Bad news for anyone in Gowanus whose basement was flooded last week: that's all Canal water, and it's filled with sewage.

The Gowanus Canal is notoriously toxic, and when it overflowed in the midst of Sandy's high-tide rage, there was concern about the unwelcome waste it would dump onto the land, not to mention the horrific stench it brought with it. Officials from the Department of Environmental Protection and the EPA went to check out the designated Superfund site, and while they say saltwater did dilute some of the water's ultra grossness, it's still contaminated with metal, oil and, our personal favorite, raw sewage.

Gowanus residents are unsurprisingly concerned about the brown sludge that's seeped into their homes. The EPA sent out advisories about the Canal's toxicity prior to the storm, warning residents to wash themselves thoroughly if they came into contact with floodwater, and contaminated furniture and other personal belongings will be difficult if not impossible to salvage. On top of that, the neighborhood has a sizable population of artists, and local galleries may be left with a lot of ruined work.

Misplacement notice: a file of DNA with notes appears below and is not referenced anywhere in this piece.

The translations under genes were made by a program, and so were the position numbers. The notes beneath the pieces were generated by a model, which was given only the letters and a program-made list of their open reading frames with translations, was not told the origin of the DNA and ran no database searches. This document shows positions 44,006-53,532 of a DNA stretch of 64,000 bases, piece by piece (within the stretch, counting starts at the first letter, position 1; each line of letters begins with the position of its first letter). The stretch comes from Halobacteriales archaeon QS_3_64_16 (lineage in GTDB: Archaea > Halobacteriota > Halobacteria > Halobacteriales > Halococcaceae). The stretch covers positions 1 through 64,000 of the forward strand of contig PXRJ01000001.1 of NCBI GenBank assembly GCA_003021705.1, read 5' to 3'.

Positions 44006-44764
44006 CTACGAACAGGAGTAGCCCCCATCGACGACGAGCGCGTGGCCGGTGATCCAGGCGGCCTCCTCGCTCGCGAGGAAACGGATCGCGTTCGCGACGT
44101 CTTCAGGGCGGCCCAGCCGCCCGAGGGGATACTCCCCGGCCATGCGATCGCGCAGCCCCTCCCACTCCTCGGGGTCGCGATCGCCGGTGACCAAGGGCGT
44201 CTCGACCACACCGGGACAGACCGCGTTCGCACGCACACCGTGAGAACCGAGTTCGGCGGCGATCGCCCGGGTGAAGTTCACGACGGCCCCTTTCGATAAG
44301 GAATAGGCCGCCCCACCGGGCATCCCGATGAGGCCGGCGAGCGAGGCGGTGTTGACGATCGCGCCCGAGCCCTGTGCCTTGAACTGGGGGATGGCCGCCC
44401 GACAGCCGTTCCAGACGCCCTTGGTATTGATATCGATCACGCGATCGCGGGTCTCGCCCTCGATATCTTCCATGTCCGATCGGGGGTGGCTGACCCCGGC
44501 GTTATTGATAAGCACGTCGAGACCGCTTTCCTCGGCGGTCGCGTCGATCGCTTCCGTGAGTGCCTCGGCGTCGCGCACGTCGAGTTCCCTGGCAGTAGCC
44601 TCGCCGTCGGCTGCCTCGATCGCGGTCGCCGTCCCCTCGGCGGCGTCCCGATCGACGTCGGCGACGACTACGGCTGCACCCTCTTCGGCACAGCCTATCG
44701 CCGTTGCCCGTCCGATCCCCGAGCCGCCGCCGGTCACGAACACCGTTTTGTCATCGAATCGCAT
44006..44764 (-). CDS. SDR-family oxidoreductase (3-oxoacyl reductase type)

And let's not forget the gentrifiers! Gowanus' popularity has been picking up steam as of late, and a new 700-unit rental building was set to start development right at the water early next year. Lightstone Group, the company behind the project, says they still plan to go ahead with it, and blueprints had already taken Canal flooding into account. We certainly hope so, because it would be pretty unsightly to find this in your backyard. And on top of all that, the forthcoming Whole Foods site was also flooded, just when it was finally made non-toxic.